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Emily Marquez

Pesticide drift: Still happening, still harmful

Last week, California's Department of Pesticide Regulation (DPR) released new data from its statewide Air Monitoring Network (AMN). As you've heard from us before, pesticide drift can seriously impact the health and well being of people living in rural communities.

And it is happening. Even with DPR's flawed sampling plan, this latest round of data confirms health-harming drift at monitoring sites across the state. Of the 32 pesticides and five breakdown products assessed, 24 were detected at least once. At one site, the neurotoxic insecticide chlorpyrifos was found in 75% of the air samples taken.

This one example is particular cause for concern. Though the chlorpyrifos levels found were mostly low, this chemical has been shown to have adverse effects on neurodevelopment — including changes to brain architecture and decreases in IQ — even in very small amounts.

A range of pesticides were found in the air. Fourteen of the 24 pesticides were detected in measurable amounts, while the rest were at "trace" levels. Eleven of the fourteen measurable pesticides and breakdown products were either organophosphates (OPs) or fumigants.

Fumigants are, by nature, prone to drift so it's not surprising they showed up in sampling. In addition to the OPs, two herbicides and a fungicide were also detected. The three chemicals with the highest number of detections (over 30%) were chlorpyrifos (which is an OP), the fungicide chlorothalonil and the fumigant MITC.

Chlorothalonil and MITC are both ranked as acutely toxic on, and chlorothalonil has also been linked with carcinogenic effects.

Risk in the face of uncertainty

We don't know the long-term health effects of inhaling small amounts (or large amounts, for that matter) of a mixture of pesticides in the air because mixtures are not evaluated when pesticides are registered by the EPA. That's a pretty big unknown, making the detections of even small amounts of a range of pesticides a sobering thought.

Of the three sites monitored for fumigants, two (Santa Maria and Camarillo/Oxnard) exceeded regulatory targets (aka "safe" levels of exposure) for cancer risk for 1,3- dichloropropene.

DPR noted that "Although the results of the air monitoring cannot be ignored, there are several factors that create uncertainty about their use as an indicator of cancer risk." For example:

The air concentrations reflected in the monitoring are approximately three-year averages, while the regulatory goal is an average for a 70-year lifetime.

Let's think over that point for a minute.

That's two sites out of three that exceeded the target for cancer risk, and "only" three years of data. What if those three years indicate trends over the next 70 years? How many communities would volunteer to take up that burden? The problem is, it's not a matter of choice.

It's fundamentally important to leave room for uncertainty when talking about science. But even so, the idea is to estimate cancer risk. For now, that has to be based on three years' worth of data, not 70. DPR is taking a closer look at the sites where cancer risk was exceeded, which is good.

Wonky stuff that matters

Drift happens. And yet, there's nothing in place to evaluate how this affects human health. Amazingly, there are no health standards in California or other states (nor federally) for levels of pesticide in the air.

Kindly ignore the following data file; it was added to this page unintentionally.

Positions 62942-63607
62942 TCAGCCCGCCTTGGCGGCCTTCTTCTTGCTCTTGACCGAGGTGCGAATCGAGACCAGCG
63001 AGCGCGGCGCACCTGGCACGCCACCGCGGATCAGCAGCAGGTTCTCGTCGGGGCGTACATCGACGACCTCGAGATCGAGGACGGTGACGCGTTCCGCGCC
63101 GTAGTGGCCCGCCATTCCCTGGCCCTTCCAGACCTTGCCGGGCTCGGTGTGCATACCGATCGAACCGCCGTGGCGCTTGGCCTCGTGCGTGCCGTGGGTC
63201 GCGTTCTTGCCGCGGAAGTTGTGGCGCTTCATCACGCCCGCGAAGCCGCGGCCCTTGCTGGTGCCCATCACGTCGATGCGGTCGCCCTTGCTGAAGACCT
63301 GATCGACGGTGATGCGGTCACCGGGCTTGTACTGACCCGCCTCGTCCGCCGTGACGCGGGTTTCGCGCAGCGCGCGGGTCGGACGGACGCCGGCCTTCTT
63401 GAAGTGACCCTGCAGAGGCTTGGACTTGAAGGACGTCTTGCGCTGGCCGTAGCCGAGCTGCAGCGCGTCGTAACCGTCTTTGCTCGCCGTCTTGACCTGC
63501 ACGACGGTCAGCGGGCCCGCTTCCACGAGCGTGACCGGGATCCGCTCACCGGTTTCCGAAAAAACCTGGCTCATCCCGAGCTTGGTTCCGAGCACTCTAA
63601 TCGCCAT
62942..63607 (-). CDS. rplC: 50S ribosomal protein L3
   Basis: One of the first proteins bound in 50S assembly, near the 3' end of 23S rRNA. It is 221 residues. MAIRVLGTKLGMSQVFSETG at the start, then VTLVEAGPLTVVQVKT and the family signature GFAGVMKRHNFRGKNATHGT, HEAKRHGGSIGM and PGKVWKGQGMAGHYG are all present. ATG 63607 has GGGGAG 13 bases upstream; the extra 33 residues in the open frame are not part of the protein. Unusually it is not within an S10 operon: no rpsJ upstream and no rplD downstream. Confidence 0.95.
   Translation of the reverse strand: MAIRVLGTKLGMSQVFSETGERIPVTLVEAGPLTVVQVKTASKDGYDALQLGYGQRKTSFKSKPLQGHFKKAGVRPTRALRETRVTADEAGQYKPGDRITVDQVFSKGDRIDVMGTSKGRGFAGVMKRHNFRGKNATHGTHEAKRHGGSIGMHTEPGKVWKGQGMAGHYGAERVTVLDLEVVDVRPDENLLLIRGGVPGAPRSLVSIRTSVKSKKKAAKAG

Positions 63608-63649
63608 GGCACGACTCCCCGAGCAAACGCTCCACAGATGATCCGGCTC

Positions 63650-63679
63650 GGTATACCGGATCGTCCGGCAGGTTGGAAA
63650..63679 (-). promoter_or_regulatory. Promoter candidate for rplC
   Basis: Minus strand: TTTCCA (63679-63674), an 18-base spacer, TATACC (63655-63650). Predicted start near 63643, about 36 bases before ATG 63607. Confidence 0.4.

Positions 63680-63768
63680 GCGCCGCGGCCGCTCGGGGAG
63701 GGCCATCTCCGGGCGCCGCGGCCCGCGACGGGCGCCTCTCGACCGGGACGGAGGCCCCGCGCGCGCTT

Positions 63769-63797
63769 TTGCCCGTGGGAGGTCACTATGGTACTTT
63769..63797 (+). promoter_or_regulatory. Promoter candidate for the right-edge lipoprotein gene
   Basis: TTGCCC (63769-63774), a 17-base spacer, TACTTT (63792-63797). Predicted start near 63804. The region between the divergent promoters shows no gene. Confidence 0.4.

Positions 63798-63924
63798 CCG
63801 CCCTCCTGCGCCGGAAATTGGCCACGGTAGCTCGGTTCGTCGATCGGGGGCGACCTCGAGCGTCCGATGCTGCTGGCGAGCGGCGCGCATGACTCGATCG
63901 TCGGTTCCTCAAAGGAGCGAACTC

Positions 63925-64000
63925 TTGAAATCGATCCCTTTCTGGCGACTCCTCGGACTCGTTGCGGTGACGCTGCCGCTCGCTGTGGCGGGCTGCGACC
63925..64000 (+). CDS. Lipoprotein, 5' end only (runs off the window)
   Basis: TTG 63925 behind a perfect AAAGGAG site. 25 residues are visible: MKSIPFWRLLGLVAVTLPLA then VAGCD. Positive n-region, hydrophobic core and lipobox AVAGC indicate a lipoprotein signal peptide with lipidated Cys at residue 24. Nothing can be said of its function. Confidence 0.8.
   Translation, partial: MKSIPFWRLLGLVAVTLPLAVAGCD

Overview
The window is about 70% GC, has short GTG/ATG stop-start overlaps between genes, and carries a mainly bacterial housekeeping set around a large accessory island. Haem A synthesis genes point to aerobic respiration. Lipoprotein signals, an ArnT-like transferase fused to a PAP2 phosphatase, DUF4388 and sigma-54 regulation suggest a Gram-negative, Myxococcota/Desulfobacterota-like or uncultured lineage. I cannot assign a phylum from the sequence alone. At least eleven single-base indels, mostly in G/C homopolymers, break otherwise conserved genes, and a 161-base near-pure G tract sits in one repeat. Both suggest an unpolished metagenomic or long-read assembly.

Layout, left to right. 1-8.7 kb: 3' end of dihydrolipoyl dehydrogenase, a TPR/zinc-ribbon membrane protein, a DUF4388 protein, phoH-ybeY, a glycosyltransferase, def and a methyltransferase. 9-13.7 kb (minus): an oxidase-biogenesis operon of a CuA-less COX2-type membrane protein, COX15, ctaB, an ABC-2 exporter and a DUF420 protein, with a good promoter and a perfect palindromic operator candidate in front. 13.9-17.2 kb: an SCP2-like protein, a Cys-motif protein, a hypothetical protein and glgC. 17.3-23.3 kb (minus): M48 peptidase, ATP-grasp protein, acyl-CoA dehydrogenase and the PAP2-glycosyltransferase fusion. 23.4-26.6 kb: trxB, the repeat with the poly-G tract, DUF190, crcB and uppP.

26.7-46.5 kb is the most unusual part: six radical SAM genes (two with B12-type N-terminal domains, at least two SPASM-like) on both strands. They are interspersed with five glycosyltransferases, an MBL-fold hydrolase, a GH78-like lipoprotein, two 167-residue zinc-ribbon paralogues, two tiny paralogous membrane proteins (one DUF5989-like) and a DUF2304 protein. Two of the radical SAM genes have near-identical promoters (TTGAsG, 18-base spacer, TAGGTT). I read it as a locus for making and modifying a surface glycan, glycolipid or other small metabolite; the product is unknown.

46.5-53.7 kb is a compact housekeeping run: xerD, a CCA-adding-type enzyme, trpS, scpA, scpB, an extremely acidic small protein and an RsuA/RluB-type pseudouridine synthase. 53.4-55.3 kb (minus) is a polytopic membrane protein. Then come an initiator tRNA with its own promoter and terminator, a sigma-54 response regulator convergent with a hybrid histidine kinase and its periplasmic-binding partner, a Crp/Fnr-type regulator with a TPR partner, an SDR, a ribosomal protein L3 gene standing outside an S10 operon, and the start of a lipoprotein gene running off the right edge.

In the absence of any health standards, DPR has set screening levels to give a "health-based context" to the data they're collecting. The screening levels are calculated air concentrations based on toxicity that can be used to evaluate and give context to the results — and also to help DPR decide where further investigation is needed.

DPR should be applauded for monitoring air for pesticide drift — which they've been doing since 2011. Right now, they are the nation's only regulatory agency doing so. Unfortunately, there are some serious issues with how they're going about it.

For the past two years, PAN has pointed to significant problems with DPR's sampling plan, including a failure to focus on periods of peak use, sampling sites that are located too far from points of application, and sites that are too few in number.

While the findings seem to report a relatively small number of detections (426 of 6,033 analyses for individual pesticides had detectable amounts), you could look at these latest results from 2013 samples in another way. Of the 159 sets of samples, 131 (84%) had at least one detectable pesticide. What seems to be a small number of detections is not all that reassuring.

Back to where we began

So if you don't detect drift in your once-a-week sample, doesn't that tell you something? Well, it does and it doesn't. Negative samples tell you that nothing was detected at that time, out of the pesticides you analyzed for that sample. But other factors could have caused that negative result.

Was sampling done when pesticides were actually being applied? Was the site located relatively close to where pesticides were applied? These are important questions.

The most apparent lesson here? Pesticide drift can’t be controlled. Agriculture should continue to thrive in my home state of California. But not at the expense of the people who live and work in agricultural communities.

Photo credit: thraniwen | Pixabay

Picture of Emily Marquez

Emily Marquez

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